According to a new January 2018 study published in the journal Geology by scientists at Canada’s McGill University, sedimentary rocks found in the Canadian Arctic. The findings suggest that a billion-year-old fossilized algae may be the oldest known direct ancestor of modern plants and animals.
Scientific New Dating Techniques for Objects:
Canadian scientists discovered and analyzed the fossil and identified it as a red alga called Bangiomorpha pubescens. Researchers estimate that the basis of photosynthesis in plants today is 1.25 billion years old.
The findings could help unravel a mystery that has baffled Earth scientists for more than two decades, following the 1990 discovery of fossils encased in sedimentary rocks on Baffin Island in Canada’s Arctic region of Nunavut.
Using the dating techniques available at the time, the researchers estimated that the fossils could be between 720 million and 1.2 billion years old, leaving a margin of error of about half a billion years.
Using a new dating strategy:
Using the relatively new rhenium-osmium dating technique, the researchers determined that the rocks are 1.047 billion years old. Timothy Gibson, a PhD student at Canada’s McGill University and lead author of the study, reports.
“In my opinion, one of the most remarkable early fossils we see in the sedimentary rock record,” Gibson said in a phone interview.
“The peculiarity of this fossil is that it is almost identical to modern algae and is indeed the first and oldest fossil. It is very similar to a modern-day complex organism that we see today.”
Researchers work in the field for four years:
Gibson and his research team spent the past four summers (2014-2017) stationed between northern Baffin Island and the Arctic Gulf to collect their samples.
They were transported by helicopter and dropped at remote campsites. Days or weeks were spent at each site working in the field.
“We came to a country completely without trees, it felt like we were in the desert,” Gibson said.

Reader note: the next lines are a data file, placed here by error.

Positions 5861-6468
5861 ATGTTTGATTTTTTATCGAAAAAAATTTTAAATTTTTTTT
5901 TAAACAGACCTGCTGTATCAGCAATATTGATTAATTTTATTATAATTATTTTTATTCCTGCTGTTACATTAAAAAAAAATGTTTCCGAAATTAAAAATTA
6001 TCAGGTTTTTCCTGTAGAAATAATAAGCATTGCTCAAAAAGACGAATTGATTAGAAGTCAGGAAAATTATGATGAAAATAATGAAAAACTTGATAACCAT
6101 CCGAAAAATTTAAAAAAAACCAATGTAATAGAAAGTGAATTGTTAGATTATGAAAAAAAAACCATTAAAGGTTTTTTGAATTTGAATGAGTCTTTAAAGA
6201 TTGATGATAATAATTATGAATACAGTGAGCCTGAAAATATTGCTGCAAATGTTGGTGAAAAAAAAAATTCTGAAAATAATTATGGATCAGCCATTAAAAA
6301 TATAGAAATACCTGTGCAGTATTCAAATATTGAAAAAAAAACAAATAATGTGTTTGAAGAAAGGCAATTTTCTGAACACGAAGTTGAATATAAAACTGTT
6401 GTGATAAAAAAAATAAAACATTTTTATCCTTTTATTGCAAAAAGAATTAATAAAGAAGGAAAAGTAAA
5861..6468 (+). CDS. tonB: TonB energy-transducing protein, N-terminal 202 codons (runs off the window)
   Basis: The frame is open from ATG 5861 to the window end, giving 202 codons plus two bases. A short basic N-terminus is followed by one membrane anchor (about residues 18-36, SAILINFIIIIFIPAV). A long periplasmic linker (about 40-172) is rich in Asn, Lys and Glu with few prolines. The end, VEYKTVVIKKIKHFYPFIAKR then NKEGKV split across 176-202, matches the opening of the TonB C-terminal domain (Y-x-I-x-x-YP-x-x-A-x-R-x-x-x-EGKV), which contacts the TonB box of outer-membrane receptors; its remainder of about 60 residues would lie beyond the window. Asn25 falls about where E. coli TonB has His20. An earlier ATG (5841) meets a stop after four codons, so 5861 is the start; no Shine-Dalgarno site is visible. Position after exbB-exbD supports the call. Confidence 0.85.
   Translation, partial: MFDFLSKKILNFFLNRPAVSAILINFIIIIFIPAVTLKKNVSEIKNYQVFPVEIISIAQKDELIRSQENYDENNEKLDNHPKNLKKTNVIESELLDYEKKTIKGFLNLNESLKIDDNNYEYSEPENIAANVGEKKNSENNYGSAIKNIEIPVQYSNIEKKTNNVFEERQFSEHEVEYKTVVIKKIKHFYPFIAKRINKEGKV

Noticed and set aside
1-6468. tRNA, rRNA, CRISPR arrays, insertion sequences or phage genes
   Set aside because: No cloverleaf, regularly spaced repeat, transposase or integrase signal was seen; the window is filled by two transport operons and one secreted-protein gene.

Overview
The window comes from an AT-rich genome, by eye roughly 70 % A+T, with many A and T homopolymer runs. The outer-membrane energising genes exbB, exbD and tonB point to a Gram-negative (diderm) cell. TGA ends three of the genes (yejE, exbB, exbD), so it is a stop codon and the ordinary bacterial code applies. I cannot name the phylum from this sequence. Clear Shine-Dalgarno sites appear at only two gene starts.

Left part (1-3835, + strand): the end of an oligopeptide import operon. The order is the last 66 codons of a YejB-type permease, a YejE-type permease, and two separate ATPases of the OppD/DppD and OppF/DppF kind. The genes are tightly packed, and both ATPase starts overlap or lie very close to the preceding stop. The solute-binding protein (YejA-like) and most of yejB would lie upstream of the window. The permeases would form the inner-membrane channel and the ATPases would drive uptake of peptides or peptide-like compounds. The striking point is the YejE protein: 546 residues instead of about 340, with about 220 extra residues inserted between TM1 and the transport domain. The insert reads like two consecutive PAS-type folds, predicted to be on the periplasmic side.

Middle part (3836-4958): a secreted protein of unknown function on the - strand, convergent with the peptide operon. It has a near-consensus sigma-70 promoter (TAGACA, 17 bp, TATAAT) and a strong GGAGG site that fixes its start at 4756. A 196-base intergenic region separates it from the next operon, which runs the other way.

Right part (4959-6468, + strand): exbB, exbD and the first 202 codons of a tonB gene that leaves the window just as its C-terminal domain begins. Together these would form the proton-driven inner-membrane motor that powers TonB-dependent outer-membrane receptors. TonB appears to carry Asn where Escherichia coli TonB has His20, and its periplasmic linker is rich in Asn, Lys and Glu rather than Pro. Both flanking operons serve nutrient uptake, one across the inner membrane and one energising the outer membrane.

The ever-changing Arctic climate presented its own challenges to geologists.
“At the beginning of August we had to stop field work when we got a meter of snow. It was hard to see through the snow at the rocks,” Gibson said. “Also there was a really, really strong wind; Living in a complete fog for a week; But again it was two or three weeks of 15 degrees Celsius, no sun, no wind and working in a T-shirt.”
Gibson said the team also had to be wary of polar bears, but fortunately did not encounter these majestic, highly dangerous arctic predators.
Gibson also said he is finishing writing his PhD thesis and will expand his research to other areas in the Canadian Arctic, Greenland and even Svalbard. Expect to find the same geological features there.
“My future plans are to connect all the dots and make connections between the fields we’ve worked on on North Baffin Island and many other areas in the Canadian Arctic,” Gibson said. “I hope to visit the Yukon and Svalbard in any coming summer.”
Scientists from Lawrence Berkeley National Laboratory, California Institute of Technology, University of Alberta and Geological Survey of Canada are contributing to this research.
The Agron Institute, the Natural Sciences and Engineering Research Council of Canada, the Polar Continental Shelf Program, the Geological Association of Canada, and the Geological Society of America extended their support for the research.
More stories about the Northern Arctic region:
Canada: Labrador makes historic discovery of life on Earth.’Radio Canada International’
Finland: A meteorite fragment has been reported in the wilderness area of Arctic Finland.
Iceland: Mass tourism to Iceland peaks in unseasonable, inclement weather, Barents Observer
Norway: Norway and Russia are working together on ecosystem mapping efforts in Arctic waters, the Barents Observatory.